"The Marquis de Bruyeres!" said the duke, surprised, "have I any quarrel with him? I don't recollect a difference between us ever; and besides, it's an age since I've seen him. Perhaps he imagines that I want to steal his dear Zerbine's heart away from him; lovers are always fancying that everybody else is enamoured of their own particular favourites. Here, Picard, give me my dressing-gown, and draw those curtains round the bed, so as to hide its disorder; make haste about it, do you hear? we must not keep the worthy marquis waiting another minute."

Picard bustled about, and brought to his master a magnificent dressing-gown-made, after the Venetian fashion, of rich stuff, with arabesques of black velvet on a gold ground—which he slipped on, and tied round the waist with a superb cord and tassels; then, seating himself in an easychair, told Picard to admit his early visitor.

"Good morning, my dear marquis," said the young duke smilingly, half rising to salute his guest as he entered. "I am very glad to see you, whatever your errand may be. Picard, a chair for his lordship! Excuse me, I pray you, for receiving you so unceremoniously here in my bedroom, which is still in disorder, and do not look upon it as a lack of civility, but rather as a mark of my regard for you. Picard said that you wished to see me immediately."

"I must beg you to pardon me, my dear duke," the marquis hastened to reply, "for insisting so strenuously upon disturbing your repose, and cutting short perhaps some delicious dream; but I am charged to see you upon a mission, which, among gentlemen, will not brook delay."

"You excite my curiosity to the highest degree," said Vallombreuse, "and I cannot even imagine what this urgent business may be about."

"I suppose it is not unlikely, my lord," rejoined the marquis, "that you have forgotten certain occurrences that took place last evening. Such trifling matters are not apt to make a very deep impression, so with your permission I will recall them to your mind. In the so-called green-room, down at the tennis-court, you deigned to honour with your particular notice a young person, Isabelle by name, and with a playfulness that I, for my part, do not consider criminal, you endeavoured to place an assassine for her, just above her white bosom, complimenting her upon its fairness as you did so. This proceeding, which I do not criticise, greatly shocked and incensed a certain actor standing by, called Captain Fracasse, who rushed forward and seized your arm."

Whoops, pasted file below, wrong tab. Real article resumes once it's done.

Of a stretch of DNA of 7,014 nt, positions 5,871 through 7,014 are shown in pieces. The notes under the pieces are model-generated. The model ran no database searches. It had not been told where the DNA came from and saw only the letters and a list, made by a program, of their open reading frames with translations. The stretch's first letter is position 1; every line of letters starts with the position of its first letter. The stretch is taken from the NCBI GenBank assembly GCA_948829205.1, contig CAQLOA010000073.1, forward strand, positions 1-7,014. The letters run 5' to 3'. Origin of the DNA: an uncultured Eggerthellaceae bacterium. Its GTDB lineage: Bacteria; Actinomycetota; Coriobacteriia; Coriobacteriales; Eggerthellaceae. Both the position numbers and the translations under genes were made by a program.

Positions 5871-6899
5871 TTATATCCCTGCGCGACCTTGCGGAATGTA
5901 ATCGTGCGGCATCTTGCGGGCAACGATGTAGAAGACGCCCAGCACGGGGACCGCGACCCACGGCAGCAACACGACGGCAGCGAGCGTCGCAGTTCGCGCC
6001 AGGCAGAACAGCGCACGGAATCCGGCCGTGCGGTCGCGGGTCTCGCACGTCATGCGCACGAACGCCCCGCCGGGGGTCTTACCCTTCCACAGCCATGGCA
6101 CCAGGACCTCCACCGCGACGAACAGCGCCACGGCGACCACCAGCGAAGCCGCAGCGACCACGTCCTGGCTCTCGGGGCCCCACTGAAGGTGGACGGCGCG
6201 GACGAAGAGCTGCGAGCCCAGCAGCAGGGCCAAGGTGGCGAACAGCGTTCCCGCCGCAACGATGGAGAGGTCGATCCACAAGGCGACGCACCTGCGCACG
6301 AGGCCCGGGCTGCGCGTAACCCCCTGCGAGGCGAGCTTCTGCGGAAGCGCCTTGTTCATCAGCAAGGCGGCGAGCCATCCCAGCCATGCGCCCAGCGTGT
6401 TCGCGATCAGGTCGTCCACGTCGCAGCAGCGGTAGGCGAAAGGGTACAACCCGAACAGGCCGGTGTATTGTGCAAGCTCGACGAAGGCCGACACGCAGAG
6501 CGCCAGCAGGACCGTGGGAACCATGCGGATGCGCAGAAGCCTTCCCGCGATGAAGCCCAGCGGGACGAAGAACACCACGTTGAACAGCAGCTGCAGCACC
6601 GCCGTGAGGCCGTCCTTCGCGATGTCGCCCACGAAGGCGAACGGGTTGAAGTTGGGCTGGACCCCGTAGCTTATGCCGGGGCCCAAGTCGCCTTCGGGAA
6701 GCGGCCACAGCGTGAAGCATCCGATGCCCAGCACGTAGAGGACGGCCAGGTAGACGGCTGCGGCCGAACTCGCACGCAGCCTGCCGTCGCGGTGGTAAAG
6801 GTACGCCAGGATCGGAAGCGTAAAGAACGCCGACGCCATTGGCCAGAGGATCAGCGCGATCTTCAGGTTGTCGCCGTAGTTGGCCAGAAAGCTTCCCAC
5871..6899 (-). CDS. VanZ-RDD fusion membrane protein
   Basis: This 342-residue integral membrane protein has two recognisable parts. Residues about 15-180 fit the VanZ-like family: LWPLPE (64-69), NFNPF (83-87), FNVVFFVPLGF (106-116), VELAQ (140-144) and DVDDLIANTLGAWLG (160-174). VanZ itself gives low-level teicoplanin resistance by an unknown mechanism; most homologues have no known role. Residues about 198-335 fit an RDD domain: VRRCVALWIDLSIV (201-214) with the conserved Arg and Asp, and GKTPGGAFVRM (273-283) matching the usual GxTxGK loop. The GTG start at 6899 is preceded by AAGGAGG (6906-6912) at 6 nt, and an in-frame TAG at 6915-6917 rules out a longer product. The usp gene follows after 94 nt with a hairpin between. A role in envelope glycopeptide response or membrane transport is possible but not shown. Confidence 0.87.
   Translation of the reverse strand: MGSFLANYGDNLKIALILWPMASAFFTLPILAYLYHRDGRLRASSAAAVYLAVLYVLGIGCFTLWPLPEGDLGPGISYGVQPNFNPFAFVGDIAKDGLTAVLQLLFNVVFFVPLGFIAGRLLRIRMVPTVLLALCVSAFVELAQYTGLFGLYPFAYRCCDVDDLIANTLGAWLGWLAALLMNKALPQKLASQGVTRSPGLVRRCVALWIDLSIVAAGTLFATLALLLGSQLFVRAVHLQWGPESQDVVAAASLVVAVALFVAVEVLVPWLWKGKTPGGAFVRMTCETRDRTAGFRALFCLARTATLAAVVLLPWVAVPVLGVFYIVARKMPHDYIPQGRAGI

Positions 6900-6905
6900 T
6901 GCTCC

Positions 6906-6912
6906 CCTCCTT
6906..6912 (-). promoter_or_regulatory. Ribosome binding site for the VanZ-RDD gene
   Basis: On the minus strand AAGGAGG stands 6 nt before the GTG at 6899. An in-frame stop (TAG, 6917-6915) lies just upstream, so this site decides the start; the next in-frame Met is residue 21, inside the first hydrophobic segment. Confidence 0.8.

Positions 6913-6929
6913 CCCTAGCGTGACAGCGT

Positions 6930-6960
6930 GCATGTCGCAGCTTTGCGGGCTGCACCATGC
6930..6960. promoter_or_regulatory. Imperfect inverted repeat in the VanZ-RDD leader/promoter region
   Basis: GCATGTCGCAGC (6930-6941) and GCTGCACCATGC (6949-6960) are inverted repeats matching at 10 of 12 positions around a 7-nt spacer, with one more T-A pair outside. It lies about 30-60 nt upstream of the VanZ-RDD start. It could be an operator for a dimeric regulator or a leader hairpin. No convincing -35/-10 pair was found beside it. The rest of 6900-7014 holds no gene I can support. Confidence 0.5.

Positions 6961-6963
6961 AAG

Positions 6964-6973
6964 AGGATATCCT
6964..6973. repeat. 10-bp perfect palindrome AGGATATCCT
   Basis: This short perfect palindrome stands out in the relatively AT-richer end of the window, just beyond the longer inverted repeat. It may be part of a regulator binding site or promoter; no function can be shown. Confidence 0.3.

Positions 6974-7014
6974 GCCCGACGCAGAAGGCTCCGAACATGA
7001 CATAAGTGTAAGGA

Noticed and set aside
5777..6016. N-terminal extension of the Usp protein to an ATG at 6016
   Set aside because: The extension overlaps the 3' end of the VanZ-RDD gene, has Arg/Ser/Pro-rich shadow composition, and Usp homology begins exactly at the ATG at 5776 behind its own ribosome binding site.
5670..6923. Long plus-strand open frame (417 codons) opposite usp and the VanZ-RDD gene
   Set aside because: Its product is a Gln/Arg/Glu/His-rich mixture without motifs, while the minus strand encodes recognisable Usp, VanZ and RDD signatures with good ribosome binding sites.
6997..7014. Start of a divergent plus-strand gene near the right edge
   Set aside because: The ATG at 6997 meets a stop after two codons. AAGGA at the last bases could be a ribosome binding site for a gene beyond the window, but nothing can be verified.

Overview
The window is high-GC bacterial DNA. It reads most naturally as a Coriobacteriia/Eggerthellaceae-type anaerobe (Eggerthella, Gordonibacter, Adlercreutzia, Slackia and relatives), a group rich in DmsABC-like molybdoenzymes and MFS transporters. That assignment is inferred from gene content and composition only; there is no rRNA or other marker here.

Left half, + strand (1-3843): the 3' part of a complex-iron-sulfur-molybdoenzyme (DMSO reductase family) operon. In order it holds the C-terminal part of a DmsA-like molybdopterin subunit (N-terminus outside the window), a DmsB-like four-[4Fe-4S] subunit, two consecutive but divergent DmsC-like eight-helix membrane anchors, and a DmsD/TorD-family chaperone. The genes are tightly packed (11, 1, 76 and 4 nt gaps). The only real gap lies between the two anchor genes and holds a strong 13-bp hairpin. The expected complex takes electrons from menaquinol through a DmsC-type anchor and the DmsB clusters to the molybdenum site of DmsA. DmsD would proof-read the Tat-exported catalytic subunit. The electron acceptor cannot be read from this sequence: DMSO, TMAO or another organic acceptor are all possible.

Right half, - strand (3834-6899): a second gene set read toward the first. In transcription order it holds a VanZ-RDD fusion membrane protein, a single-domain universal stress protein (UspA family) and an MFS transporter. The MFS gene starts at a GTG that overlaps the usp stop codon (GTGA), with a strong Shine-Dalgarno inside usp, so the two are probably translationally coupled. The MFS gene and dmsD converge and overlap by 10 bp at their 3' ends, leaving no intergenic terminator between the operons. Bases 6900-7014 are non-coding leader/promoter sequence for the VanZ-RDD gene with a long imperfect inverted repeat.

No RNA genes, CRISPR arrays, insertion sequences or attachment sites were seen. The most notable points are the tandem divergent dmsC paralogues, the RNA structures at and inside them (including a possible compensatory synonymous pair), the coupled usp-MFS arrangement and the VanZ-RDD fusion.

"Marquis, you are the most faithful and conscientious of historiographers," interrupted Vallombreuse. "That is all true, every word of it, and to finish the narrative I will add that I promised the rascal, who was as insolent as a noble, a sound thrashing at the hands of my lackeys; the most appropriate chastisement I could think of, for a low fellow of that sort."

"No one can blame you for that, my dear duke, for there is certainly no very great harm in having a play-actor—or writer either, for that matter—thoroughly thrashed, if he has had the presumption to offend," said the marquis, with a contemptuous shrug; "such cattle are not worth the value of the sticks broken over their backs. But this is a different case altogether. Under the mask of Captain Fracasse—who, by the way, routed your ruffians in superb style—is the Baron de Sigognac; a nobleman of the old school, the head of one of the best families we have in Gascony; one that has been above reproach for many centuries."

"What the devil is he doing in this troupe of strolling players, pray?" asked the Duke of Vallombreuse, with some heat, toying nervously with the cord and tassels of his dressing-gown as he spoke. "Could I be expected to divine that there was a de Sigognac hidden under that grotesque costume, and behind that absurd false nose?"

"As to your first question," the marquis replied, "I can answer it in one word—Isabelle. Between ourselves, I believe that the young baron is desperately in love with her. Indeed, he makes no secret of that fact; and, not having been able to induce her to remain with him in his chateau, he has joined the troupe of which she is a member, in order to pursue his love affair. You certainly ought not to find this gallant proceeding in bad taste, since you also admire the fair object of his pursuit."

"No; I admit all that you say. But you, in your turn, must acknowledge that I could not be cognisant of this extraordinary romance by inspiration, and that the action of Captain Fracasse was impertinent."

"Impertinent for an actor, I grant you," said the marquis, "but perfectly natural, indeed inevitable, for a gentleman, resenting unauthorized attentions to his mistress, and angry at an affront offered to her. Now Captain Fracasse throws aside his mask, and as Baron de Sigognac sends you by me his challenge to fight a duel, and demands redress in that way for the insult you have offered him."

"But who is to guarantee me that this pretended Baron de Sigognac, who actually appears on the stage before the public with a company of low buffoons as one of themselves, is not a vulgar, intriguing rascal, usurping an honourable name, in the hope of obtaining the honour of crossing swords with the Duke of Vallombreuse?"